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Scotland’s declining population share

Chapter summary

  • Scotland’s population is currently estimated at 5.3 million, or below 1 in 12 of the UK population of 64.1m. Between 1964 and 2002 the Scottish population was broadly stable. Since 2002 the population has begun to increase slowly, adding around 250,000 inhabitants.
  • However Scotland’s population has not kept pace with the rest of the UK. It has fallen over the last 50 years from 9.6% of the total to 8.3% today. This is a weak base from which to pay for Government obligations such as health, education or social protection.

Scotland’s share of UK population has been declining for years

Scotland’s population is currently estimated at 5,327,000, or 8.3% of the UK total of 64.1m. Between 1964 and 2002 the Scottish population was broadly stable, showing a very marginal decline. Since 2002 the population has begun to increase slowly, adding around 250,000 inhabitants. This increase has been largely achieved by immigration.

However, as the chart below shows, Scotland’s population has not kept pace with the rest of the UK. It has fallen over the last 50 years from 9.6% of the total to 8.3% today. Indeed, while Scotland’s demographics have begun to show some growth, this improving trend still lags the rest of the UK.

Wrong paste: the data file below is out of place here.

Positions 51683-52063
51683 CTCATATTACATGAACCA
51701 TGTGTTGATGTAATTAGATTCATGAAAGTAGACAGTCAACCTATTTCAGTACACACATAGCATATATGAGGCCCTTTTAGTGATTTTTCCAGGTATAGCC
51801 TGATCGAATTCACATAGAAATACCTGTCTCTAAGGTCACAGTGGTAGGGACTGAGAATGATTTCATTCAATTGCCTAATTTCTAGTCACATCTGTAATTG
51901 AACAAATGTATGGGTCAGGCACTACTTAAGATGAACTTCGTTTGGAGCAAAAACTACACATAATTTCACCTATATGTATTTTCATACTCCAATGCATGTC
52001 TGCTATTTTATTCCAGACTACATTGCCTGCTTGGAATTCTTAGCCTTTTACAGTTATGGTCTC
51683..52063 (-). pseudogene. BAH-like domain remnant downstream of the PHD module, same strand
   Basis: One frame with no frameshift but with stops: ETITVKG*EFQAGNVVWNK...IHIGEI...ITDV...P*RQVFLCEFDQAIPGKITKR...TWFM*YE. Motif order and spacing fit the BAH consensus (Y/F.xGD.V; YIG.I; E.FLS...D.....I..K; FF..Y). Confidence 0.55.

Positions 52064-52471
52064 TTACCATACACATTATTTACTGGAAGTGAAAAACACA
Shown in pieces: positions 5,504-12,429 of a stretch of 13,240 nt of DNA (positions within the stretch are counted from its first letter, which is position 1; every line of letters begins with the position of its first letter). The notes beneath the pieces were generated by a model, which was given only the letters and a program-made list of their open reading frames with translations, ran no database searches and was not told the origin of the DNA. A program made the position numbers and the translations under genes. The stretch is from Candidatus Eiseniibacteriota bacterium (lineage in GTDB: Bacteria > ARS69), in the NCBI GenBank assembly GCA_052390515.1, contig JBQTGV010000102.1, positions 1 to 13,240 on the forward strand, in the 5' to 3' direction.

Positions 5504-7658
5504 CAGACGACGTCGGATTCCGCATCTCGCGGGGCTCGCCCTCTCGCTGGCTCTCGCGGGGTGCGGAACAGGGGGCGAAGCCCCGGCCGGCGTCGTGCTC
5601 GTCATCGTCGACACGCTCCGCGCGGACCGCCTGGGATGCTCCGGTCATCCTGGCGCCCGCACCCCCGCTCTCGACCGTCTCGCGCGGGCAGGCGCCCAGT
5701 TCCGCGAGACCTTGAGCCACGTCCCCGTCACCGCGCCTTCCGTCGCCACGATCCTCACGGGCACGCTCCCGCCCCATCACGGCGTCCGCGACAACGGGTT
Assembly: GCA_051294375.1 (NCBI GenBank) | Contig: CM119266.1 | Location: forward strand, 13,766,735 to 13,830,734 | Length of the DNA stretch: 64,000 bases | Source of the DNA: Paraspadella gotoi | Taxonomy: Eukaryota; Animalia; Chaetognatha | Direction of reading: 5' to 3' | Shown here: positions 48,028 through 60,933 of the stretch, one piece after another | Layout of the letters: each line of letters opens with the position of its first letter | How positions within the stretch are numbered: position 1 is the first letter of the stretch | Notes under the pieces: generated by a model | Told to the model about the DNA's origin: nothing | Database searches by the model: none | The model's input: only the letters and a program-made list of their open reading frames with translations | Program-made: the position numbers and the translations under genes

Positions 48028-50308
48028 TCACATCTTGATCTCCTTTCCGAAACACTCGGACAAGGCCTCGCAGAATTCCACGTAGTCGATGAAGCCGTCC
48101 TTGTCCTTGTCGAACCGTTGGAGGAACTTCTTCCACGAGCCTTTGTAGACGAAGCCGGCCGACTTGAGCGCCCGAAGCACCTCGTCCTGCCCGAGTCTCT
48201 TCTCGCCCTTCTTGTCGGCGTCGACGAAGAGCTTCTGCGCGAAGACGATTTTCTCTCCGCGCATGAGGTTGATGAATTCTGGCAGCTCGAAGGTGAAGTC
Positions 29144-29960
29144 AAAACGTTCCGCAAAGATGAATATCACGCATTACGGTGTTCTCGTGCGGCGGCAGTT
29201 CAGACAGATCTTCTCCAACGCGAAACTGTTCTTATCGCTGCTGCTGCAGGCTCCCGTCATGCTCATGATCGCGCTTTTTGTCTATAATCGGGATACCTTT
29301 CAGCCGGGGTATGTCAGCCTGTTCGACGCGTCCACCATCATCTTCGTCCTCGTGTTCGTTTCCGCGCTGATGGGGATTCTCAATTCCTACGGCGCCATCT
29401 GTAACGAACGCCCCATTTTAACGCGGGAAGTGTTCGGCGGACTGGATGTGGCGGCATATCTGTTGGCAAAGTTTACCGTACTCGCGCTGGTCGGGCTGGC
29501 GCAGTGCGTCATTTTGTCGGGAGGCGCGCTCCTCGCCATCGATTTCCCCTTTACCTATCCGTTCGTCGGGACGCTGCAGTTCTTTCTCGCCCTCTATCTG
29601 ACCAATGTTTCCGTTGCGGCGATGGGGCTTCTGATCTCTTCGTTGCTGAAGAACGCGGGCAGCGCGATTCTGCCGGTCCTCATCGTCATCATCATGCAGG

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Modelling demographic trends is clearly an imperfect science, as fluctuations in migration can be difficult to predict. However, a study by Eurostat suggests that, while Scotland’s population over the next 20 years will grow, that rate of growth will continue to lag the rest of the UK as it has in the recent past.

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Given the drivers discussed earlier, population growth is a key factor in determining the affordability of growth in spending in key services like social protection, pensions and education. Scotland’s ratio of workers to dependents continues to decline at a faster rate than elsewhere in the UK. While Scotland remains a partner in a larger nation with a faster-growing population, is much better placed to deliver those services than on its own.

on September 16 | by

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